This past Sunday, KV Racing Technology’s Sebastien Bourdais drove to his first win of 2015, and it was at one of the most difficult tracks on the calendar, Belle Isle. The Detroit GP track is tight, bumpy and lined with cement barriers, and Bourdais wouldn’t have it any other way.
Bourdais, who formerly raced in F1 with Red Bull’s driver development team Toro Rosso, told USA Today that the temporary 2.35-mile track at Detroit is tougher than any circuit F1 races on. That includes the equally as tight and daunting circuit at Monaco, too.
“It’s challenging (racing) on concrete. Driving in the rain at Detroit — it’s tougher than any Formula One track, including the streets at Monaco,” Bourdais said. “F1 has ruined every track. They have taken the character out of them, made them vanilla. It hurts me. Monaco is now a frigging parking lot with a couple of turns.”
Monaco hasn’t changed since Bourdais raced there, however many F1 tracks now have lots of run off and are filled with technical corners to make passing easier. F1 cars are now faster than ever, but the wide, technical tracks don’t make it look that way. However when IndyCar races on a street circuit like Belle Isle, things look impossibly fast. Just have a look at this onboard from Simon Pagenaud at St. Petersburg in 2014.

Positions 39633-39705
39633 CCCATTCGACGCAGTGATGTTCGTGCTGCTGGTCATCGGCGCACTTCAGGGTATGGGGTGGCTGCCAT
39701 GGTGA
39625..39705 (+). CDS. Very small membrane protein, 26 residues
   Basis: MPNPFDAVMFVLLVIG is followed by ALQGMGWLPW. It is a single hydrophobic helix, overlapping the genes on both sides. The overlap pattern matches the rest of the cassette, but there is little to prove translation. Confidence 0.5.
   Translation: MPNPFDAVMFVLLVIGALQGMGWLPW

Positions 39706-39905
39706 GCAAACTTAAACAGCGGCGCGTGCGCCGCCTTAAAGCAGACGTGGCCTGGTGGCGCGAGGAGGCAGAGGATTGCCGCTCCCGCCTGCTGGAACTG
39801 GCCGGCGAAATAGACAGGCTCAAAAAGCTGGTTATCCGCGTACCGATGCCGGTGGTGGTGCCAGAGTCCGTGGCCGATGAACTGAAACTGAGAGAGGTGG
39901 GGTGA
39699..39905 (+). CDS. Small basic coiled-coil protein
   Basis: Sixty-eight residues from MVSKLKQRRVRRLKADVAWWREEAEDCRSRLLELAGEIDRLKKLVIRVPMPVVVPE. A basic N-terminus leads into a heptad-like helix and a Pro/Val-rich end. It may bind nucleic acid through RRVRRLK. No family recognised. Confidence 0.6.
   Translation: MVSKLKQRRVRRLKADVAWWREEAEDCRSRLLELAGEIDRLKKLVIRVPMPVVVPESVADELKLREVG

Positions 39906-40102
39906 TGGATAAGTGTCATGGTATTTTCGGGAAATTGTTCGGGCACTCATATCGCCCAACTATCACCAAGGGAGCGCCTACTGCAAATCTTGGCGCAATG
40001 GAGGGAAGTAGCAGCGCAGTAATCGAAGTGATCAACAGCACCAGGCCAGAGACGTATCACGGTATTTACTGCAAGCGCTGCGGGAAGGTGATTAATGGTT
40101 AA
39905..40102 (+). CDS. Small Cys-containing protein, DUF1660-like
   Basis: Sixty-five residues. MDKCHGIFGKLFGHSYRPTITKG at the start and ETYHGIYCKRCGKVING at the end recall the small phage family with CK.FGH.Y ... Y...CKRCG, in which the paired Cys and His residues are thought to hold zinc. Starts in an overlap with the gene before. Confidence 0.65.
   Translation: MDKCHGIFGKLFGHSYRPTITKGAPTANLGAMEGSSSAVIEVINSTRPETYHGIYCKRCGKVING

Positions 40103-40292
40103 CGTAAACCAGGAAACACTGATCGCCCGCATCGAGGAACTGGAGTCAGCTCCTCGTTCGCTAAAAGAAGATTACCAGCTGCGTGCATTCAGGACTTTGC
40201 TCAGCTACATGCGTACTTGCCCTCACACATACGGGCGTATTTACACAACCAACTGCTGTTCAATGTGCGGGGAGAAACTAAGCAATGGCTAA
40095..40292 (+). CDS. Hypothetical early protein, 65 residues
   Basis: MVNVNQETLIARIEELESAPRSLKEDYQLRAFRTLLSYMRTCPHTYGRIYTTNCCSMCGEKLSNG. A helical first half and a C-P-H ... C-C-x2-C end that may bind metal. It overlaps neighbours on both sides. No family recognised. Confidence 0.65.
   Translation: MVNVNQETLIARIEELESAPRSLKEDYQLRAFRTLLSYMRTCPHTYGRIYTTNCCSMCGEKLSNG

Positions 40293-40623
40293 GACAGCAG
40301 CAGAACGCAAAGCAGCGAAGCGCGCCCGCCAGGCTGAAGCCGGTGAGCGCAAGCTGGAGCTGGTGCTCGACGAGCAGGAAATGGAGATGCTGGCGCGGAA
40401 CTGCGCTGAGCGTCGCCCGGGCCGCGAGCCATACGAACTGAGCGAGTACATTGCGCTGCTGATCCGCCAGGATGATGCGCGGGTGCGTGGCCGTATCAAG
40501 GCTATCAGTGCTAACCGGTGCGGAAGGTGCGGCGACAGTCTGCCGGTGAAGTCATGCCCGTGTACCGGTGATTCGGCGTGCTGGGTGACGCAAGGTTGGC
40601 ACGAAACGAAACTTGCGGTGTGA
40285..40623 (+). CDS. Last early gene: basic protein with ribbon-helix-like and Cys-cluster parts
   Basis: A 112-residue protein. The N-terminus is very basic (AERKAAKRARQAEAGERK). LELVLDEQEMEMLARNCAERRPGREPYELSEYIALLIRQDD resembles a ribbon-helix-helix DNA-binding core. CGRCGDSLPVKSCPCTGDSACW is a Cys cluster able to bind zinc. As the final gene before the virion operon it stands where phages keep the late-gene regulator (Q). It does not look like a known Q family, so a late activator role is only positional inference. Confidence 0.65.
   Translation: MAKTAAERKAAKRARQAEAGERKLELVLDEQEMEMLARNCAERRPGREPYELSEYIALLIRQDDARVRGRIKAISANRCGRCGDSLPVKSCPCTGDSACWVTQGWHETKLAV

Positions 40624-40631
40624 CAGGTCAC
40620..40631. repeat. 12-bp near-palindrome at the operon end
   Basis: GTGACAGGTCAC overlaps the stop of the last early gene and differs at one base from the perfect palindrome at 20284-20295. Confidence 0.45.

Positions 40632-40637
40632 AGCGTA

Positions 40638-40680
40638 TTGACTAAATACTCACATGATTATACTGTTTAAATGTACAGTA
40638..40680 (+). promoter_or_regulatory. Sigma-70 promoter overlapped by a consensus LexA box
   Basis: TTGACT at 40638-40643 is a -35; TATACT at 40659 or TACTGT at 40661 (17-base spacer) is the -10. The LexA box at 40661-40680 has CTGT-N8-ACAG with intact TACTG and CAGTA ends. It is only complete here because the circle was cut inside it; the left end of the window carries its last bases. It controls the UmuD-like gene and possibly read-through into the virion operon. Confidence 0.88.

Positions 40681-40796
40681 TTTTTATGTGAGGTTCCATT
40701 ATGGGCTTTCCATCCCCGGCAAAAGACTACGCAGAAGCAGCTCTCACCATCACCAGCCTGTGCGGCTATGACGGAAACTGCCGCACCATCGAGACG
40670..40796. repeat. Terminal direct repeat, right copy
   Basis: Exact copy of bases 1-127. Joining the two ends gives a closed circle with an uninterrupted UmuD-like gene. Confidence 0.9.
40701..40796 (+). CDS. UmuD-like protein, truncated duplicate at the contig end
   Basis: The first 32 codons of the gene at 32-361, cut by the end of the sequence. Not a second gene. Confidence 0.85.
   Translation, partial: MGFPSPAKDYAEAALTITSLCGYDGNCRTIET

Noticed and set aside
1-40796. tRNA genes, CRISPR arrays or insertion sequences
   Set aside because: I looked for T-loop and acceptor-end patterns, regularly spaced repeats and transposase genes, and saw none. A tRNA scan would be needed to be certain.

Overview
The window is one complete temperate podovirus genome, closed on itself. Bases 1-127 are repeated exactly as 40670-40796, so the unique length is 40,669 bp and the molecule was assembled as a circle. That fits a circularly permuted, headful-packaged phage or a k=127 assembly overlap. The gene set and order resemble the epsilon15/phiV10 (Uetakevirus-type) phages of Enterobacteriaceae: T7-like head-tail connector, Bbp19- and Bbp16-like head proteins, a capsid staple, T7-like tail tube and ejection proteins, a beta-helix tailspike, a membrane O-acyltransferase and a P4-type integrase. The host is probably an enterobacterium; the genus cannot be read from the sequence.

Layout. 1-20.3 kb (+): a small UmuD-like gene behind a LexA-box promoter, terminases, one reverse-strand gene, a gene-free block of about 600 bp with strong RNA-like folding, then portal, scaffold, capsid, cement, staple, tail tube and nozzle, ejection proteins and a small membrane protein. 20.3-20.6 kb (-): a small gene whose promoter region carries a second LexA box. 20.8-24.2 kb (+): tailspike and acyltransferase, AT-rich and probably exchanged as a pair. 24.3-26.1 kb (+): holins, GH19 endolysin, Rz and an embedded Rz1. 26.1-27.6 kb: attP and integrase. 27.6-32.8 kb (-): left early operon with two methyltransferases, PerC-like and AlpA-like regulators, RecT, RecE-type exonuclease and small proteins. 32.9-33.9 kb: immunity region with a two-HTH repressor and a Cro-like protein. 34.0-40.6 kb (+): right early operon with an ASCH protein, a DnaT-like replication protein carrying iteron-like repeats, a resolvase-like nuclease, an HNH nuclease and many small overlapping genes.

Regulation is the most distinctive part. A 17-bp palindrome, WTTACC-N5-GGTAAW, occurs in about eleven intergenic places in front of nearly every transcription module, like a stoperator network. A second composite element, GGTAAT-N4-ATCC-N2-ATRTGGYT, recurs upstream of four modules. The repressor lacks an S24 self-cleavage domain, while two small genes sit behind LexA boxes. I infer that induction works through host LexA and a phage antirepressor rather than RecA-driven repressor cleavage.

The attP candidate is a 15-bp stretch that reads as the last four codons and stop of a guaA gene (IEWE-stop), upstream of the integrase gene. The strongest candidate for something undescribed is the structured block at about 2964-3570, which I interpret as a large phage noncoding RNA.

Apart from the tracks, Bourdais thinks the racing is better in IndyCar as well. Indy has had seven different winners in eight different races this year and the racing is action-packed and filled with uncertainty. In F1, meanwhile, Mercedes-Benz is dominating the grid, just as they did last year and just as Red Bull did the four years before that.
“Too much in Formula One is all about the wrong reasons,” Bourdais said. “Money and position — it is not about the racing.”
“In IndyCar, no one makes money. It’s just great, pure racing,” he added.